8) Success requires genuine empathy. Temple Grandin put herself in the place of the cattle. Literally. She would crawl through cattle chutes, seeing what they saw and feeling what they felt. She saw what bothered the cattle. Apparently her first published articles were about the messages contained in the loudness of the different moos of cattle. Her empathy was astonishing.
9) Success requires a decision to (and the discipline to) keep learning. And with Temple Grandin, learning was very tangible. She needed to learn how to create drawings of cattle-care devices, so she watched a draftsman at work, bought the tools, and simply taught herself how to do such work. She is perpetually learning.
10) Success requires the ability to “keep going” in the face of ridicule and opposition. She never had it easy. “Normal” people, ridiculed her, were cruel to her, all the way though – from her school days to her days at the cattle pens. But she simply kept at it. She “self-medicated” with her “hugging machine,” and went right back out there.
I don’t believe I have ever seen a better movie about business and life success than Temple Grandin. I hope you find a way to see it.
A person using a computer experiences “cognitive drift” if more than one second elapses between clicking the mouse and seeing new data on the screen. If ten seconds pass, the person’s mind is somewhere else entirely. That’s how medical errors are made.
Levitt and Dubner, Superfreakonomics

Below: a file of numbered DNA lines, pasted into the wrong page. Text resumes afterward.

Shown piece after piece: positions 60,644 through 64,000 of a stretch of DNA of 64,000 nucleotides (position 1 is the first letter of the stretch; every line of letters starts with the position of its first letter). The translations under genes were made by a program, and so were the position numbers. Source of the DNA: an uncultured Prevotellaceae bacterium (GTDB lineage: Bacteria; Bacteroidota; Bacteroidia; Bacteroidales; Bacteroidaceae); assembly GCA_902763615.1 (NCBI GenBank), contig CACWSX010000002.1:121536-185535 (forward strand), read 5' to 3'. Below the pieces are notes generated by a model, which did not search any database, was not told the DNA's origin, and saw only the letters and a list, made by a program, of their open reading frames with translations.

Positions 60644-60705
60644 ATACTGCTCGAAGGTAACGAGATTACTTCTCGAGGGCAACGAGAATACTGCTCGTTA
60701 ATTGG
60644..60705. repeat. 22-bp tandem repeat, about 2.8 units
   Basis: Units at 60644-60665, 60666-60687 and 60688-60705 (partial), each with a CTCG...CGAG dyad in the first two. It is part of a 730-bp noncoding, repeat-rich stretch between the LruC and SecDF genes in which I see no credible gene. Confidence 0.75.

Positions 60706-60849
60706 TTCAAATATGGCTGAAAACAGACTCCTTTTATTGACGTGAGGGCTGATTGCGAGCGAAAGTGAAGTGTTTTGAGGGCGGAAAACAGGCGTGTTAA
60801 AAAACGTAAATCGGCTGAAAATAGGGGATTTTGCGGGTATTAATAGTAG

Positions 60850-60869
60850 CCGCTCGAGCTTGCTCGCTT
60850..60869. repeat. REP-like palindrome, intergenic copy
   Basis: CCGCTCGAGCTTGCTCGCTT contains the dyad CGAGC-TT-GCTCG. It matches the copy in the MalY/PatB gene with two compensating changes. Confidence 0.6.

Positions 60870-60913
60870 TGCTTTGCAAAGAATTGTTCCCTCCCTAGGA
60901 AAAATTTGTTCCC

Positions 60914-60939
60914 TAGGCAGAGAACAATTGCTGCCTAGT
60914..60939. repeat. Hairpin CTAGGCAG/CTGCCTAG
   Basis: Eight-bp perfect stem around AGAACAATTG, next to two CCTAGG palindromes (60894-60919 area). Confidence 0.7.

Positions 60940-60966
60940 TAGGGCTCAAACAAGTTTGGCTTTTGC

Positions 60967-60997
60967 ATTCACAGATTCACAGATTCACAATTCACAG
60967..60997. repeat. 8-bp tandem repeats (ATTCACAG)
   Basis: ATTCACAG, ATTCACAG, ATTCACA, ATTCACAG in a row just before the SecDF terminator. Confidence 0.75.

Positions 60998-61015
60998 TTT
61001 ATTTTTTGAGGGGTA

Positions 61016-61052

The books say that women are better at multitasking than men. Maybe so. But I’ve got a theory that all of us have trouble multi-tasking. In fact, I would argue that focus is lost by most attempts to do multi-tasking. Some call the problem Adult ADD, but I think I would call our era the era of focus deficiency syndrome.
The quote above from Superfreakonomics jumped off the page at me. The quote comes from a section of the book discussing medical errors. But it’s the first part that grabs me:
A person using a computer experiences “cognitive drift” if more than one second elapses between clicking the mouse and seeing new data on the screen. If ten seconds pass, the person’s mind is somewhere else entirely.
This rings true – to me. I had not heard of “cognitive drift,” but the phrase certainly describes me — a lot; frequently; maybe constantly. My mind is constantly drifting. I will look something up/do a google search, and as I am waiting for it to load (and, yes, I do have a fast-speed connection) my mind has already gone elsewhere, and it may or may not make it back to where it was just a few seconds earlier.
For my own life, I have found that to read a book effectively – you know, with focus — I have to turn my phone off, my e-mail off, and keep my sight lines relatively clear of anything but the pages of the book. Otherwise, I find myself constantly facing the problem of “my mind is somewhere else” entirely.
The ability to focus on one thing at a time — the ability to single-task — may be a new necessary job skill. I know that it’s a skill that I definitely need to master.